Bruce Bickford's Psychedelic Animation David Lasky
Bruce Bickford lives in SeaTac down an isolated forest road. His living room is a warehouse of grocery bags stuffed with "voodoo masks" cut from dried leaves. Miniature "disco

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castles" and Twin Peaks dioramas are shoved into every corner. Armies of preserved clay figures hide in his garage. After working on Frank Zappa's wild, music-video-like films in the 1970s, Bickford has spent his time holed up, using these materials and figurines to create his abstract clay animations, each one a visual stream of consciousness. Bodies melt, spontaneously reproduce, and grow limbs. Faces turn into islands into caves into wolves into globes like a phantasmagorical meditation on the conservation of energy.

In 2003's Monster Road, a documentary about Bickford's life, the curious hermit ambles around his home in holey sweaters and paint-speckled pants, which is pretty much how I found him when I visited in June. In midconversation he would trail off, sit down at the trampoline he uses for a chair, and start working diligently on his comic book. He has never made regular income. In the '70s, after Bickford's military service, Zappa paid his room and board, and in exchange, the filmmaker produced long strands of swirling psychedelic imagery, including Baby Snakes and The Amazing Mr. Bickford. Barry Miles's recent Zappa biography calls Bickford one of "Zappa's pantheon of anthropological discoveries"—and indeed, his ambivalence toward contemporary culture gives his work the feel of outsider art.

Brett Ingram, director of Monster Road and owner of Bright Eye Pictures, also just released a DVD of Prometheus' Garden, a half-hour hallucination of multimedia animation that was completed (but not released) in 1987. It's the only film of Bickford's to reach the public since his Zappa work, and the whole thing serves as an illustration of Bickford's mastery of the painstaking, time-intensive process of replacement animation, where a series of figures are built to create the effect of growing or shrinking. On the commentary track, Bickford summarizes the plot: "[A guy] signals the girls to do something magical with that pot of weird material there, and when they dump it out some kind of an angel-spirit woman type thing appears." I couldn't have put it better.

At 68 years old, Bickford continues to work nonstop in his garage, still in thrall to the anti- establishment ideas of '60s counterculture. He gets his ideas from articles in 40-year-old issues of Mad and Esquire. He cites his greatest inspiration as "seeing the moonlight come through trees" and reluctantly points to Dali as an influence, but then immediately backtracks, saying, "I don't like what he does, but I like what he could have done."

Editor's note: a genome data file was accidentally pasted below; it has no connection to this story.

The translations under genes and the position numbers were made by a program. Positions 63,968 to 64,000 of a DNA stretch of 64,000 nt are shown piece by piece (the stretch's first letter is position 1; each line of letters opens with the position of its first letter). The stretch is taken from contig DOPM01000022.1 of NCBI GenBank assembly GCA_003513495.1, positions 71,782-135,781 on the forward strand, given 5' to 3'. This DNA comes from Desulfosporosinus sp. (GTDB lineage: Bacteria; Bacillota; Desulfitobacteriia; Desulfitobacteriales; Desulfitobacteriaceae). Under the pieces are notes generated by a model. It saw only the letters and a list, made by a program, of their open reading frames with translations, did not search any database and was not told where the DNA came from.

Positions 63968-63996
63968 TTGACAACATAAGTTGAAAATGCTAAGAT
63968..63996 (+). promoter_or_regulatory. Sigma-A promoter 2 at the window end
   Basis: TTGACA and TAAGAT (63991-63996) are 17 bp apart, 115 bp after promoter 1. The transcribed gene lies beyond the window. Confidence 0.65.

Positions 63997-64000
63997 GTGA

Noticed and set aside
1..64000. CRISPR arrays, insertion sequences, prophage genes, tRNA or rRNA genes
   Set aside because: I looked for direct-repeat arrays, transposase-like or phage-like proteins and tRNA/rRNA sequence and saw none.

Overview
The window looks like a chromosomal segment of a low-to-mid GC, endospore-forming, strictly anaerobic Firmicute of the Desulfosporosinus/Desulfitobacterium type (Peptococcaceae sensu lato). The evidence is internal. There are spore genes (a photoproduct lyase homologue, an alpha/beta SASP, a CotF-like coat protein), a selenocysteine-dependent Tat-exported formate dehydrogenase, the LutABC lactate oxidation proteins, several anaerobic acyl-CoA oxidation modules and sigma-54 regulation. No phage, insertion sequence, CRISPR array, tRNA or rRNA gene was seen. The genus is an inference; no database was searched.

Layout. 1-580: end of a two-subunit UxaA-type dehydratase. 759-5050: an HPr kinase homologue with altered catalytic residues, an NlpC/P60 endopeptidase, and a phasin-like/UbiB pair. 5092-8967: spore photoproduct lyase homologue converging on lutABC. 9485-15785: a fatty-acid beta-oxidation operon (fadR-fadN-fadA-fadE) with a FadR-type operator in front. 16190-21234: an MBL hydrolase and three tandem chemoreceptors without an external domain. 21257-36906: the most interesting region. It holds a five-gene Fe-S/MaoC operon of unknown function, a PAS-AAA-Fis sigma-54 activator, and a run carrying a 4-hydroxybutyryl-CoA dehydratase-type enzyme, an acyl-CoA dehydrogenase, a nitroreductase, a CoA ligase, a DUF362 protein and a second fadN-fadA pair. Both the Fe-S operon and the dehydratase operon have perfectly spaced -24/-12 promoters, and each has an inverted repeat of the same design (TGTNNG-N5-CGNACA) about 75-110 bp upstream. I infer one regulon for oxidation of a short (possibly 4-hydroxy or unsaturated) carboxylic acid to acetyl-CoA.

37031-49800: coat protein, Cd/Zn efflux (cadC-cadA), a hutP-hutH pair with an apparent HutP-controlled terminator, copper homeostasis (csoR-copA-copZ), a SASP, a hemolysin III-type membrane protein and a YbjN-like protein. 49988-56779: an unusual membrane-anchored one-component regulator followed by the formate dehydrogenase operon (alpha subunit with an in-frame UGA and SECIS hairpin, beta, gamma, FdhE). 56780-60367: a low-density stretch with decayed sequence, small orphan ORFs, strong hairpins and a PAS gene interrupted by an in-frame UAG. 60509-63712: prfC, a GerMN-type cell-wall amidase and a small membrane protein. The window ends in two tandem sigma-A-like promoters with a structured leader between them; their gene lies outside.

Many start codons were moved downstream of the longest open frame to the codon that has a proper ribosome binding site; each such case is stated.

More than making art, Bickford wants to tell stories. Stacked against one wall in his home are three boxes filled with 170-plus stories, each one a hanging folder stuffed with sketches, notes, clipping, and titles such as "The Mask of the Dead Brain" and "Terminal Velocity." A page chosen at random reveals the phrase "gore splatters on the UFO probe." These are hyped-up pulp stories, chock-full of horror, action, sci-fi, and mythological environments, and each one is a seed for Bickford's animation and comic books. "Some people just can't think. They'll steal anyone's ideas," Bickford complains. "I think you can make a story out of anything."

What Bickford really wants to do is adapt these ideas to the film, and not low-budget Zappa-esque cult films, but Hollywood blockbusters (specifically, James Cameron movies). Bickford wants to be relevant—and he should be. He still lives in the vine-covered home he grew up in, without the shrewd business mind to market himself out of there, but he holds a visual ingenuity comparable to, say, Michel Gondry's, and in the right circumstances, Bickford could appeal to the same audience.

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Recently, Bickford has been coming out of hiding. Last summer, in one of the rare public displays of his art, he showed his dioramalike microenvironments at Christoff Gallery in Georgetown, and all the while, sat onstage and animated. This summer, in addition to the DVD release of Prometheus' Garden, Northwest Film Forum is hosting Cartune Xprez, a "traveling road show of animated videos" that includes The Comic That Frenches Your Mind, one of Bickford's stunning line animations. Peter Burr, the program's curator, thinks of the work in a high-art context, complimenting Bickford's ability to conjoin the "postmodern tradition of deconstruction of historical iconography" and "the style and ethos of folk art."

Hopefully, the last five years of Bickford archive excavation are only the beginning. Hundreds of film snippets, clay bodies, and comic books still sit in his mouse-infested garage, waiting to be completed. Bickford spots one of them on a table. "That one over there is a woman," he says. "I just haven't put the tits on her yet." recommended